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Post-Election, Oregon and Washington’s Proposed Soda Tax Bans Reach Different Results

November 15, 2018

The National Law Review,

November 14, 2018-

As previously reported , Oregon and Washington state residents headed to the polls on November 6, 2018 to vote on initiatives that would preemptively ban new soda and food taxes. Despite similarities in terms of context and likelihood to succeed, the two initiatives came to very different results. Oregon’s Measure 103 was defeated, with 57.7% “No” votes to 42.3% “Yes” votes, whereas Washington’s Initiative 1634 was approved after receiving 54.8% “Yes” votes to 45.2% “No” votes.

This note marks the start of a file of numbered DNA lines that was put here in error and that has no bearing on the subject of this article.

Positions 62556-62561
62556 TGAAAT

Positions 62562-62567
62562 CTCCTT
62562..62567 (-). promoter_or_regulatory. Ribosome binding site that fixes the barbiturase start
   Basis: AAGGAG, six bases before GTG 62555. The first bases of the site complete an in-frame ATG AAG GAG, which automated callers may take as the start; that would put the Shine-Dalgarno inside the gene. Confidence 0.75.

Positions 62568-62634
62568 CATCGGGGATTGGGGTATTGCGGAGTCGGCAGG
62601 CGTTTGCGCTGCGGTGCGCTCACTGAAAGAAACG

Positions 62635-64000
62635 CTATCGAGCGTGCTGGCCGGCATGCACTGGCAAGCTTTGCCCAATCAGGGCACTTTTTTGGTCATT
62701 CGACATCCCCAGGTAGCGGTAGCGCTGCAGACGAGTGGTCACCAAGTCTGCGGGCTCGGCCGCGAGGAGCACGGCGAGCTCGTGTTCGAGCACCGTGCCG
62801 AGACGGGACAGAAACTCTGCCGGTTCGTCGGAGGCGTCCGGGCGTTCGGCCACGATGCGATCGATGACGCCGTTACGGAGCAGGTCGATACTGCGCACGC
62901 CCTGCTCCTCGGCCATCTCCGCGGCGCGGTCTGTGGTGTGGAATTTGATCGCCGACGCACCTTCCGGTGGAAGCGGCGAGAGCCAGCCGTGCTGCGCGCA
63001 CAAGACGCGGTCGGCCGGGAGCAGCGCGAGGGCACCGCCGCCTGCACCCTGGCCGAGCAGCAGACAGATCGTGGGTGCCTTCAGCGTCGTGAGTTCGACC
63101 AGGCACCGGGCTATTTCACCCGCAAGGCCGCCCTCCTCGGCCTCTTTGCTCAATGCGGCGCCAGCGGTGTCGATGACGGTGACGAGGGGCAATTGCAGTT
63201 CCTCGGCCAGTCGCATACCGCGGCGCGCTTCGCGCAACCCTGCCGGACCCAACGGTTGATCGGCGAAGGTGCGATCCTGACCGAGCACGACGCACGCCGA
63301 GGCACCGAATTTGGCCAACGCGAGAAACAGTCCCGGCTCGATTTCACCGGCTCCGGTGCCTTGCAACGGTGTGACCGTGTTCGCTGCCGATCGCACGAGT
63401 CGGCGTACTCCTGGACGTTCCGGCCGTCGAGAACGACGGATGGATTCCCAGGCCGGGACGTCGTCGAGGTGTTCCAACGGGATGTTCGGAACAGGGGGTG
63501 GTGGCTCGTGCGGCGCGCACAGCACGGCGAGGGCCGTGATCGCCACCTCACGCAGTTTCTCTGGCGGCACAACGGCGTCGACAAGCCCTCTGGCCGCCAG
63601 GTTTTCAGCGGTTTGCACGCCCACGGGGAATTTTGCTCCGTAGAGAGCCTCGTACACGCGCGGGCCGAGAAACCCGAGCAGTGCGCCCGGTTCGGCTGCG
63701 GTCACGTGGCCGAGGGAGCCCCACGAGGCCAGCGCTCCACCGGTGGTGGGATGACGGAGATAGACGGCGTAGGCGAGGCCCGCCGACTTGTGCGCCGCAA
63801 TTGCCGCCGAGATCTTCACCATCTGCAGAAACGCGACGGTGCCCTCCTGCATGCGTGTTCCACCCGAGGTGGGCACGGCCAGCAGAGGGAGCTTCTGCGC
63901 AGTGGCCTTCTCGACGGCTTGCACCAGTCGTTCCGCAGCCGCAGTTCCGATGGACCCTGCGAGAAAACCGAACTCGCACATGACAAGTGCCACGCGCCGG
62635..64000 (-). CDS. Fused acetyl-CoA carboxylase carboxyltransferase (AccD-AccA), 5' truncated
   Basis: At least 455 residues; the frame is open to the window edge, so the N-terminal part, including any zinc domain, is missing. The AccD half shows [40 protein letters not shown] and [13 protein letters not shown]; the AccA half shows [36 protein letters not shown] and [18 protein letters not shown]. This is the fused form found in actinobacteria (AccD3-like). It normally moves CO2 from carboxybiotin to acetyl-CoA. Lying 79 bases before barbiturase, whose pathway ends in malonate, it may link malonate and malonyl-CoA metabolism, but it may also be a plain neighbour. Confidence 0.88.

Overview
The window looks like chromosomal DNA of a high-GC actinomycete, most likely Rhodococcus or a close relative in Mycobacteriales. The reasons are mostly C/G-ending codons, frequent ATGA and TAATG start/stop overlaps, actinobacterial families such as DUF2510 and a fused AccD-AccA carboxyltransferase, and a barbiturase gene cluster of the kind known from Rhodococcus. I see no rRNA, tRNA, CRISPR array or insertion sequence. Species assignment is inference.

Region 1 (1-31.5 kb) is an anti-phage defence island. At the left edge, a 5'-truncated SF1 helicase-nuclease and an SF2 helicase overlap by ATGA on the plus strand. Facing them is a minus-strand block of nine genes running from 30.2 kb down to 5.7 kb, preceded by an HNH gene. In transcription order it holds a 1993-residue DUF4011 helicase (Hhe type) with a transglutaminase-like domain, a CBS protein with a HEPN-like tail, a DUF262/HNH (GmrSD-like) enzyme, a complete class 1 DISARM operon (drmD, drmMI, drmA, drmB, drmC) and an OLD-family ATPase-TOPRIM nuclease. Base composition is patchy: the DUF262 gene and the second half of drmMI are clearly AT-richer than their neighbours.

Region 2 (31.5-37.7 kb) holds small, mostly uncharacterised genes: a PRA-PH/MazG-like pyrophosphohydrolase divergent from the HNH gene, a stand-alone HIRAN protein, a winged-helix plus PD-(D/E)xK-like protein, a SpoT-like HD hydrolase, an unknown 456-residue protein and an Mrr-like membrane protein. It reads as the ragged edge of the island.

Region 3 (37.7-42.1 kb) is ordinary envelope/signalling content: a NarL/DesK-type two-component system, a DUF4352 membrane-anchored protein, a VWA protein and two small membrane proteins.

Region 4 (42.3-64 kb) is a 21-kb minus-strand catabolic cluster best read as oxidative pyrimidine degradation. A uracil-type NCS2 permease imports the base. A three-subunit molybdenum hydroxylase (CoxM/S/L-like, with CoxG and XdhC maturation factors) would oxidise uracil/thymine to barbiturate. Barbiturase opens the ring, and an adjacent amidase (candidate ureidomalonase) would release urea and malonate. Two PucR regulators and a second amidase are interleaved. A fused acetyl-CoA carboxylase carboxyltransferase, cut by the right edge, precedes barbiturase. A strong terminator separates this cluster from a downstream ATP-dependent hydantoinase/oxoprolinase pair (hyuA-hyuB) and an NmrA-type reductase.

As a reminder, Oregon’s Measure 103 would have amended the state constitution to prohibit the state and local governments from passing taxes on groceries, defined as “raw or processed food or beverages intended for human consumption,” excluding alcohol, tobacco, and marijuana. Thus, Measure 103 would have prevented the taxing of soda or sugary beverages. Prior to the election, Oregon did not have a statewide sales tax—including on groceries—but also had no law preventing local governments from establishing such a sales tax. Washington’s Initiative 1634, also known as the Prohibit Local Taxes on Groceries initiative, prohibits local governments from passing new taxes or fees on groceries, defined as “any raw or processed food or beverage, or any ingredient thereof, intended for human consumption.”

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